Restaurants Prepare for Avian Flu

ByABC News
March 10, 2006, 12:09 PM

March 12, 2006 — -- She's not a farmer or a chef, but Donna Garren says she's now often referred to as the "Chicken Lady."

That's because much of her time is devoted to keeping restaurant owners up to date on the bird flu.

"It's something we need to spend and concentrate a good deal of our time on, to make sure as an industry that we're prepared," said Garren, vice president for health and safety regulatory affairs with the National Restaurant Association.

Because cases of bird flu have been detected in Asia, Europe and Africa, her priority has turned from other concerns to educating her 60,000 member restaurants about the virus and its implications for the food services industry, which could potentially be dealing with issues both with its supply chain and customers.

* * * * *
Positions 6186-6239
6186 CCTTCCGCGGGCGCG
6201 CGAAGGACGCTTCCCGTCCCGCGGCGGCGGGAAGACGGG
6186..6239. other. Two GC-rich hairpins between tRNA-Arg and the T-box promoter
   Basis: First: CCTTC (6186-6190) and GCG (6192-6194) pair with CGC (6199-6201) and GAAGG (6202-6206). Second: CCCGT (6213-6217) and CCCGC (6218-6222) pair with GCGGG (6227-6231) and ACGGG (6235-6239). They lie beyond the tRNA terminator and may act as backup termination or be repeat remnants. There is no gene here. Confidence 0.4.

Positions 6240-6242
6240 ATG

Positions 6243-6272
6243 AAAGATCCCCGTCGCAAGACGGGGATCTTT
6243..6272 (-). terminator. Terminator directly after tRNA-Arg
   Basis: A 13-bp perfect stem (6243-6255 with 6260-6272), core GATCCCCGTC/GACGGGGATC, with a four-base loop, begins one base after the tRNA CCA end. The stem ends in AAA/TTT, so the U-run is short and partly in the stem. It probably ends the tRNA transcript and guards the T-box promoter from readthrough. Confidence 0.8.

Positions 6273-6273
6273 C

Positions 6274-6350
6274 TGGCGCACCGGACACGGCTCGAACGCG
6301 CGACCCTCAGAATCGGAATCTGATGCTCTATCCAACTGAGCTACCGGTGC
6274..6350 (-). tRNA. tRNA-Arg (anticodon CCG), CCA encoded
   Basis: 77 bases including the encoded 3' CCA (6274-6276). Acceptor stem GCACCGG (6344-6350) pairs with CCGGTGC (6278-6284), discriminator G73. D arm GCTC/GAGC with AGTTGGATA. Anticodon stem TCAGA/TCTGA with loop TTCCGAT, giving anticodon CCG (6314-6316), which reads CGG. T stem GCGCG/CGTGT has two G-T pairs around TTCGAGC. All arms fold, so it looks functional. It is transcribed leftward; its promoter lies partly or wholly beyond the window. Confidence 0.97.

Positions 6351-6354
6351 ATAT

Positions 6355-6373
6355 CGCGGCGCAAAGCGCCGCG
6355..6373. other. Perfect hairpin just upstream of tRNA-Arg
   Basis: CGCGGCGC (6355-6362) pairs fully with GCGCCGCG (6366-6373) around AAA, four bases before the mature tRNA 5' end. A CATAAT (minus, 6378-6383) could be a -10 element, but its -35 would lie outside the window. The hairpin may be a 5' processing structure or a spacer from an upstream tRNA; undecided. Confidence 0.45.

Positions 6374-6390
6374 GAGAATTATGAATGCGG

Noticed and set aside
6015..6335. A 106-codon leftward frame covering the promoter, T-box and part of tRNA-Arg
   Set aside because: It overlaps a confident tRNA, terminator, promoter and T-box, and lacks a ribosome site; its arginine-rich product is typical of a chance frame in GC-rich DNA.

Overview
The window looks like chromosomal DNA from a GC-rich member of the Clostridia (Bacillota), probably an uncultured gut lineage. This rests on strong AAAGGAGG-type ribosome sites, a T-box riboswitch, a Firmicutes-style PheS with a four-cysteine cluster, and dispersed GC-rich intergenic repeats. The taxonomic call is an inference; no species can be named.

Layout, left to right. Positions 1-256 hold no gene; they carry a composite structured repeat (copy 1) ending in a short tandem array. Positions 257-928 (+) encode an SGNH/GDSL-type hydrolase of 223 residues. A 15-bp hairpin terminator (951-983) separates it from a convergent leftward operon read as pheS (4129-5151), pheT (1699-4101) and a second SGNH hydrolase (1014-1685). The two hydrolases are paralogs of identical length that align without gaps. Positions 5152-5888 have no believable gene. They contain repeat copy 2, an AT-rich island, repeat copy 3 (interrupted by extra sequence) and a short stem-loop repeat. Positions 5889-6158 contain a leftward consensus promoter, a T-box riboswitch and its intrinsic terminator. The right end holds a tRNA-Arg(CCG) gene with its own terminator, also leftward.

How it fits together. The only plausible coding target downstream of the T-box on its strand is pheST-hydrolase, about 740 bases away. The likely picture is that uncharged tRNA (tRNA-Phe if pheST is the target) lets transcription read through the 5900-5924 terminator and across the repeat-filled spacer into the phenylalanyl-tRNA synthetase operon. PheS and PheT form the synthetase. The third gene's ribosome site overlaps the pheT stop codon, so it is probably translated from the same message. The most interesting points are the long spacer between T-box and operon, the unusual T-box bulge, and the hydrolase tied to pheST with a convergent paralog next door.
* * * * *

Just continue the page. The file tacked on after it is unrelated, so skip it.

While the avian flu has only been known to spread from a live animal to a human, meaning you cannot catch the H5N1 virus from cooked chicken, that fact may not make people feel any more enthusiastic about ordering a grilled chicken dish if bird flu is found in the United States.

To prevent that type of confusion, Garren is involved in a public information campaign to make sure restaurant owners are prepared to deal with questions from diners. While educating them about how bird flu is spread, she also wants restaurateurs to start planning on their end by checking in with their suppliers.

"Reassure yourself as a company that your suppliers have the ability to control this. And have alternative suppliers if that supplier you get is quarantined by the USDA," she said.

The National Restaurant Association has also been doing scenario planning with major restaurant companies like Darden Associates, which owns Red Lobster. While it has not conducted actual drills, she said, it is assessing how businesses will respond in the event of a crisis.

Amid the new product launches, seminars and culinary competitions at an industry trade show in Wisconsin this week will be information on the less-appetizing subject of the bird flu.